WNBA commissioner Cathy Engelbert reportedly meeting with potential Denver expansion team investors

Cathy Engelbert is ratcheting up plans for WNBA expansion with a trip to Denver. (Photo by Erica Denhoff/Icon Sportswire via Getty Images)

Cathy Engelbert is ratcheting up plans for WNBA expansion with a trip to Denver. (Photo by Erica Denhoff/Icon Sportswire via Getty Images)

The WNBA will reportedly take a big first step in its expansion plans this week.

Commissioner Cathy Engelbert and other league officials plan to visit Denver Wednesday to meet with local investors and tour potential playing sites for a new team, according to the Denver Post. Those locations reportedly include Ball Arena —where the Denver Nuggets and Colorado Avalanche play — as well the University of Denver’s Magness Arena.

The group Engelbert will reportedly meet with includes Robert Cohen, Navin Dimond and Ashley Dimond. Cohen is the chairman and CEO of the financial services company, IMA Financial Group, while Dimond is the CEO and co-founder of a hospitality and hotel development company, Stonebridge. Dimond’s daughter, Ashley, is the director of strategy.

All three declined comment to the Post.

Denver was one of the 10 cities Engelbert revealed was being discussed as a possible expansion location. It’s also one only a few major cities that doesn’t have a professional sports team for women. The other possible candidates were Nashville, Toronto, Austin, Charlotte, Philadelphia, Portland and the Bay Area.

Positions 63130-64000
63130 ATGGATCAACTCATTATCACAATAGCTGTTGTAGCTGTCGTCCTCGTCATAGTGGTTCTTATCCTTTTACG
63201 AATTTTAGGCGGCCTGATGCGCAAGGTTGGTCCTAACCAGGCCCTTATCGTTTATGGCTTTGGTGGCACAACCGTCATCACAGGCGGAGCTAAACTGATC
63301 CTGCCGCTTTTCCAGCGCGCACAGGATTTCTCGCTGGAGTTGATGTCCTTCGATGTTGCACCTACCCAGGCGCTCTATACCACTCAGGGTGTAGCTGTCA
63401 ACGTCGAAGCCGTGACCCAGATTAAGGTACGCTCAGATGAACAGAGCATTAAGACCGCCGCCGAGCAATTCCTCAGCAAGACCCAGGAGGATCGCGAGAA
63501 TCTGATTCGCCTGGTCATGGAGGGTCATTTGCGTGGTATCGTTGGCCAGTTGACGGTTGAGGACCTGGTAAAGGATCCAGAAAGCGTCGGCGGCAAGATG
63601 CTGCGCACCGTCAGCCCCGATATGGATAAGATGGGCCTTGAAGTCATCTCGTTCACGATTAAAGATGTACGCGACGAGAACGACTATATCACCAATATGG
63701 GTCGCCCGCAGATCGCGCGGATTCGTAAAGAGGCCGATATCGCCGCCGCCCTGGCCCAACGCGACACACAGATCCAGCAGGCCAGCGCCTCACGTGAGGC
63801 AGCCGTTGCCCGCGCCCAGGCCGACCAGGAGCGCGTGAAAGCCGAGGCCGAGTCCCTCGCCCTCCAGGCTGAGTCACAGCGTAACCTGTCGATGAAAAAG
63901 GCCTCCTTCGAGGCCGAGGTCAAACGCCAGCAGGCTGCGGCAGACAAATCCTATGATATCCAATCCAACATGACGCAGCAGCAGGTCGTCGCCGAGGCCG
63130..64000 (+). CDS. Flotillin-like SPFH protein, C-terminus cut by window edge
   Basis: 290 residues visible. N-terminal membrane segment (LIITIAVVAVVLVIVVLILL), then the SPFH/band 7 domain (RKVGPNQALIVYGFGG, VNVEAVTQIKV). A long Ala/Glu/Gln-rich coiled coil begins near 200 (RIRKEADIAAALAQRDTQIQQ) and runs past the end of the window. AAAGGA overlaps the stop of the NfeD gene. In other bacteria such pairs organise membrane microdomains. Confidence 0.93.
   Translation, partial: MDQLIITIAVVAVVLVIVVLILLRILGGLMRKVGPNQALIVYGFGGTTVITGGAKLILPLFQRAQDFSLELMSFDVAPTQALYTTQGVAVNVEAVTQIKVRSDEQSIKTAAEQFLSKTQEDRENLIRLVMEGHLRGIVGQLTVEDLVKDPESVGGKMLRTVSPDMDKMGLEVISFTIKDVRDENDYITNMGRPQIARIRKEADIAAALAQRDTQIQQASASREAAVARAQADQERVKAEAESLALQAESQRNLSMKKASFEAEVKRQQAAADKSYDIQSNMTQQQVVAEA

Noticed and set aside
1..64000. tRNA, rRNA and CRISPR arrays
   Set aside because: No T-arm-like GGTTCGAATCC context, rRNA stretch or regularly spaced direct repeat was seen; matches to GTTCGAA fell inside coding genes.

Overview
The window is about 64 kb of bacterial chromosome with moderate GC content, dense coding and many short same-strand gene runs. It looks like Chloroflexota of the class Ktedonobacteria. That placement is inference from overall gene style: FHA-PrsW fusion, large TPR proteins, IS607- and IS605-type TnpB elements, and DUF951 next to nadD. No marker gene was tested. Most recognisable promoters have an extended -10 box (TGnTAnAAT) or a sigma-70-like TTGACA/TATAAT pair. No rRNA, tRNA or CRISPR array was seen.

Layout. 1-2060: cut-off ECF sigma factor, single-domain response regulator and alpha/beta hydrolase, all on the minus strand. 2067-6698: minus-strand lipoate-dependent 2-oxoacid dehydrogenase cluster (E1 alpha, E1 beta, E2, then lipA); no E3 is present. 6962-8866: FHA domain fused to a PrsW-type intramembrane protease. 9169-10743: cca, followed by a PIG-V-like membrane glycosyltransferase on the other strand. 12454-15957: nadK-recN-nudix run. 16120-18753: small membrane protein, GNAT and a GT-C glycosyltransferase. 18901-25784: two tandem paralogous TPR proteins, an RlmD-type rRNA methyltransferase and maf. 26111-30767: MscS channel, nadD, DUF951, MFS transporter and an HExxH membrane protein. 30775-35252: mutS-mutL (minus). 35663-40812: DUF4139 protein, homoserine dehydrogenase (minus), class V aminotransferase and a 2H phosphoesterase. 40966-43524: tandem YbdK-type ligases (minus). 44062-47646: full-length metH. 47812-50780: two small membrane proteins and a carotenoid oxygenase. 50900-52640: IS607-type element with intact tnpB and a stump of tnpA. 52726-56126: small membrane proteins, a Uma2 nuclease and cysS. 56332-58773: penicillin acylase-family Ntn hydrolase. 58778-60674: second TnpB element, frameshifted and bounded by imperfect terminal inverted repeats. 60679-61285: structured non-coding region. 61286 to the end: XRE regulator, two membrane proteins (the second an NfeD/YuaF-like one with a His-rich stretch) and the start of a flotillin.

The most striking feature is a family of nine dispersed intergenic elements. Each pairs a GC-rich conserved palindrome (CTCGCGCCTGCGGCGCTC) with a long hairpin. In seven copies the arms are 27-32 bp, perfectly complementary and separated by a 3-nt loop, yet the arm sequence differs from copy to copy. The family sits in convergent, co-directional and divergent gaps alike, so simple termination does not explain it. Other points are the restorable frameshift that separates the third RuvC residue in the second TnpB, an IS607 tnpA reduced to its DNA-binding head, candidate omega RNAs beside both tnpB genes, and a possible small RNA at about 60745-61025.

Although the WNBA said this past December it would not announce it’s expansion plans by the end of 2023, the league hoped to add at least one new team for the 2025 season. Engelbert doubled-down on Aug. 6 with the assertion that the league is “working very hard on expansion” because it needs “more than 12 teams,” which would open up more roster spots and therefore more opportunities for more players.

WNBA players, meanwhile, aren’t nearly as adamant about the addition of new teams. That’s mostly because some believe there are bigger issues facing the league — such as chartered flights and salary benefits.

“I understand expansion is important, I understand growing the league, I understand growing in cities, and I do think that’s something to come,” Las Vegas Aces guard and WNBAP vice president Kelsey Plum said in July. “I don’t think that should take precedence over charter flights. I don’t think that should take precedence over salary benefits. And I think that we’ve taken steps in the right direction, but I think if you were to poll the players right now and ask them, ‘Would you rather have expansion or charter?’ I think it’s [a] pretty clear consensus across the board.”

The price for an expansion team remains unclear. The Wall Street Journal reported in January that the Seattle Storm were valued at $151 million, which is a record for the WNBA.

For now, Denver has a head start if the WNBA officials like what they see.